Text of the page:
By Murray Schneider
The Glen Park volunteers had already spent two hours Wednesday morning using three-pronged rakes or unraveled by hand hundreds of invasive Cape ivy tendrils. Enthusiasm undiminished, Recreation and Parks Natural Areas Program manager Rachel Kesel checked her watch and told the group “I think we still have time to pull pokeweed.”
Kesel comes from Georgia and is familiar with the native shrub that originated in her neck of the woods. While the jury is out as to whether it’s a bane or a blessing, clumped together in sheaves of gawky and rangy leaves that boast purple berries, pokeweed presents a colonizing threat to canyon habitat, which include California blackberry and a number of California native plants.
“We used to eat it back home,” said Kesel, about a bush that birds consume as well, torpedoing meteor showers of purple poop into Appalachian hollows and onto Smoky Mountain ridges. A staple of Southern cuisine, pokeweed is a side dish, steamed or parboiled, tasting better when it’s young and tender before berries develop. While it is sweeter than spinach, it’s poisonous unless the roots are carefully washed, and can act as a violent emetic, a toxic threat to both dogs and children. Glen Canyon boasts lots of dogs and children, which is why Kesel began weeding it with alacrity.
Kesel waded into a labyrinth of blackberry, having no difficulty locating the pokeweed, conspicuous as it signaled itself with flags of purple exclamation marks. Used as an ornamental plant in home gardens, one or two strands of the plant are decorative, but clumped together, thickets of pokeweed are bushy barriers that inhibit any sort of pedestrian traffic.
Nearly hidden by the vegetation, Kesel wielded a lopper, cutting branches and piling each atop a blue tarp. She wore gloves because the purple berries stain and the juices play havoc with one’s hands. Hilltop mountaineers once used the crushed berry as ink, but it wasn’t colorfast so it would fade. As hard as it is to imagine, the United States Constitution was written with pokeberry ink. The Cherokees continued making use of pokeberry decades after the 1787 Constitutional Convention, using it to stain feathers and dye clothing they obtained from Scotch-Irish Blue Ridge Mountain traders.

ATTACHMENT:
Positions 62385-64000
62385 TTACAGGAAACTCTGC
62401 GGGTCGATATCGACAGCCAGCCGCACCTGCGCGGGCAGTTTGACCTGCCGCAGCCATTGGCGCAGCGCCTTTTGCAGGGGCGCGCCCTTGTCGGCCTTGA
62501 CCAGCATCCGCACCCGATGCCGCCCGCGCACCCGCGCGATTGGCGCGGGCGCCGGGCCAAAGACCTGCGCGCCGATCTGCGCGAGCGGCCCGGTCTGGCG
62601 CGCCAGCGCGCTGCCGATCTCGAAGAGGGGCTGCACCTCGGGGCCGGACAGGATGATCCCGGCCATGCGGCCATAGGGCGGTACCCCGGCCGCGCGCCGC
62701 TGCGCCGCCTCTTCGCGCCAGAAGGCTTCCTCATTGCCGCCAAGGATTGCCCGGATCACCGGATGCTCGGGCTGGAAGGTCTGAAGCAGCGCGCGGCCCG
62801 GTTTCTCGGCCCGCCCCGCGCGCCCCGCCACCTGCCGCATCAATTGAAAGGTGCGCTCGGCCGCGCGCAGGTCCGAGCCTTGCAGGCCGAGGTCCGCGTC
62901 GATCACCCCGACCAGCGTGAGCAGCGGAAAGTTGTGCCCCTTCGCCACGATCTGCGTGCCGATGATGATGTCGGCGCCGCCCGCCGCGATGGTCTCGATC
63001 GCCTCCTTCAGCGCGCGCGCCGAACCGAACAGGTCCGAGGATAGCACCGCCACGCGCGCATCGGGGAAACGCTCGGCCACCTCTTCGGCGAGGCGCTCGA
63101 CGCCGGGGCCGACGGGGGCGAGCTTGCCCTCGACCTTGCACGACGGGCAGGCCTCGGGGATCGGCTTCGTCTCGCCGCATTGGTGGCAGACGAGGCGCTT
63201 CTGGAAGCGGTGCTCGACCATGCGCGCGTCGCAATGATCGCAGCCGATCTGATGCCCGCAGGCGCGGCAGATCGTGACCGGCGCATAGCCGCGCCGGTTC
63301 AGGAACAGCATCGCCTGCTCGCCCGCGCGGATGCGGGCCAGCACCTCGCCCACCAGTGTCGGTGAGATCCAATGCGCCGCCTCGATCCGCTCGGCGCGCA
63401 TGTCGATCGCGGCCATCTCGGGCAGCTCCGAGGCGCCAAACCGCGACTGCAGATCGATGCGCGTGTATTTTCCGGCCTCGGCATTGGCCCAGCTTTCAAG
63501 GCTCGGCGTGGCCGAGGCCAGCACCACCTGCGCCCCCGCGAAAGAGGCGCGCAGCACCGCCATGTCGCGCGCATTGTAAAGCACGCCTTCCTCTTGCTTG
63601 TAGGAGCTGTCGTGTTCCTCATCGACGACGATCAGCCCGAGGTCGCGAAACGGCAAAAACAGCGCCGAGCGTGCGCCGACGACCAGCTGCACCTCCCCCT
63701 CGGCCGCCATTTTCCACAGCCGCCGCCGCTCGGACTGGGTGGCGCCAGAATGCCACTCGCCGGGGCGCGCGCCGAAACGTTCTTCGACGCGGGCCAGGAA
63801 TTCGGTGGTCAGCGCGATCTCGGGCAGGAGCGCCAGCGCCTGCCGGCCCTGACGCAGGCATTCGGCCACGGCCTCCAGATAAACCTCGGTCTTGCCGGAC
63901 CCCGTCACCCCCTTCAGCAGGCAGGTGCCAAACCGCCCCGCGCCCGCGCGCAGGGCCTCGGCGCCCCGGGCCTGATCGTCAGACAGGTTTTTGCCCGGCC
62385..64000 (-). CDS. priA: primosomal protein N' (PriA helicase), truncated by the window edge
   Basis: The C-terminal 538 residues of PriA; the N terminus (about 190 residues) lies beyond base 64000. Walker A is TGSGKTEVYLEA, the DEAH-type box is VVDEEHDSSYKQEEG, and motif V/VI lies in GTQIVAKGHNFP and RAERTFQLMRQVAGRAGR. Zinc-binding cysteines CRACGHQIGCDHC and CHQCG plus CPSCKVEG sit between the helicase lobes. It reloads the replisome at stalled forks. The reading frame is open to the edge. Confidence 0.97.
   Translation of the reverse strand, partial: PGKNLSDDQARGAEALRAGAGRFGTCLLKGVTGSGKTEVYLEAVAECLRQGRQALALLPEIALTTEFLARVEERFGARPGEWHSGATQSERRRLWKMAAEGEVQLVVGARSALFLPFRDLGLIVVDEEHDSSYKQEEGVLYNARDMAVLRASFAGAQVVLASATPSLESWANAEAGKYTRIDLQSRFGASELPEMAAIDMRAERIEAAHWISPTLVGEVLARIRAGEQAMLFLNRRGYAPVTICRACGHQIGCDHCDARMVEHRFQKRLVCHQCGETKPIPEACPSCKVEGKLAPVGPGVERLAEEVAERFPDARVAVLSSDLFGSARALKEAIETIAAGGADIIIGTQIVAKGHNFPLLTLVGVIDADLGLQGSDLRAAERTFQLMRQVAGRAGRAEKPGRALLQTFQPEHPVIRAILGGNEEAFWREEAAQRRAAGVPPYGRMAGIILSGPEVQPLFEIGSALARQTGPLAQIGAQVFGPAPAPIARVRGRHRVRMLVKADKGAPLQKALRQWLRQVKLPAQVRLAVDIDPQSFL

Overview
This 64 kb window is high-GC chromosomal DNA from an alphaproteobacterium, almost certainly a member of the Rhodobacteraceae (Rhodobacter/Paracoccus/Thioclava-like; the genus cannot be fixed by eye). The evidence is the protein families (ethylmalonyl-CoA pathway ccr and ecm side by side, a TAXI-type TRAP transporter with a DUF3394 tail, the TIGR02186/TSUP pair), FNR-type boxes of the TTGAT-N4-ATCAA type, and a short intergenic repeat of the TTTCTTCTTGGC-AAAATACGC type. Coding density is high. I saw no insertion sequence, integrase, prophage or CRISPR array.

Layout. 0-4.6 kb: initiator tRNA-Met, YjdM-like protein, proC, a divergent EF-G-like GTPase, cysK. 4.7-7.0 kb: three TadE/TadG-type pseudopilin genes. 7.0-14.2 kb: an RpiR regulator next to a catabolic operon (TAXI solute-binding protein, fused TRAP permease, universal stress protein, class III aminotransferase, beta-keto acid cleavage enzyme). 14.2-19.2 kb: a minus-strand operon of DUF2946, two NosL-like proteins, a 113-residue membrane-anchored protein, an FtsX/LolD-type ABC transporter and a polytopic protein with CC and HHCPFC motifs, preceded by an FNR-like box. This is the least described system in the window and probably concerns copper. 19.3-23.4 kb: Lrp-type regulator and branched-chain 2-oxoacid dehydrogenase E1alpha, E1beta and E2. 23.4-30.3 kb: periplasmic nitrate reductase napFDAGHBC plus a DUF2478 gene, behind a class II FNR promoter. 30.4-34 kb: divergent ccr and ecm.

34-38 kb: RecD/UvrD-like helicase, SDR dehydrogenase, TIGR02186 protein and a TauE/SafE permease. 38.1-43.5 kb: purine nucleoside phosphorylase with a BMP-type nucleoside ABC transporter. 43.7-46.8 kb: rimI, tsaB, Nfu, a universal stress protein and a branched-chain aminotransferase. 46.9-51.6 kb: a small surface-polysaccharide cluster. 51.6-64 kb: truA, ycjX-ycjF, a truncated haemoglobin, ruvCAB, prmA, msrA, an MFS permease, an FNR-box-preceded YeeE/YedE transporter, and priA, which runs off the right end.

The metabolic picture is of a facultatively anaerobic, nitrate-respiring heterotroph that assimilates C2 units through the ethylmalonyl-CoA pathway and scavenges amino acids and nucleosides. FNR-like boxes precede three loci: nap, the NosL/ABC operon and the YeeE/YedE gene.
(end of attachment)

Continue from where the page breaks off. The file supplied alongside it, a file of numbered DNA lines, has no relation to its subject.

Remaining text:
Gloria Koch, another volunteer, collected a lopper and plowed into the copse, standing shoulder-to-shoulder with Kesel. For a while they both remained immersed in braids of purple and green leaves and berries. Another volunteer, a retired high school teacher, stood above them, winnowing limbs with another lopper so that the growing pile could become more manageable and easier to haul to the NAP truck.
How did an Eastern Tennessee and Western North Carolina native plant make its way across a continent and find fertile soil in Glen Canyon? That’s anyone’s guess, but undoubtedly migrating birds or possibly prevailing westerly winds may have had something to do with it, maybe even a Glen Park villager who walked the Appalachian Trail and returned with a seed or two on the sole of his or her hiking boots.
Recently retired from Rec and Parks after a 28-year career as a City gardener, Koch can’t get enough of this sort of work, finding it difficult to wean herself from the open air. Kesel and Koch, who lives on Diamond Street, grabbed a tarp loaded with pokeweed and hefted it a few feet above the trail. They walked it to the truck and slung it on the flatbed. “I need the outdoors,” Koch said, shoveling the pokeweed away from NAP stockpiled tools and then reaching for a thermos of water sitting on the truck’s gate.
Anyone wishing to become a Natural Areas Program volunteer in Glen Canyon Park can contact Joe Grey at 415-831-6328 or e-mail him at firstname.lastname@example.org.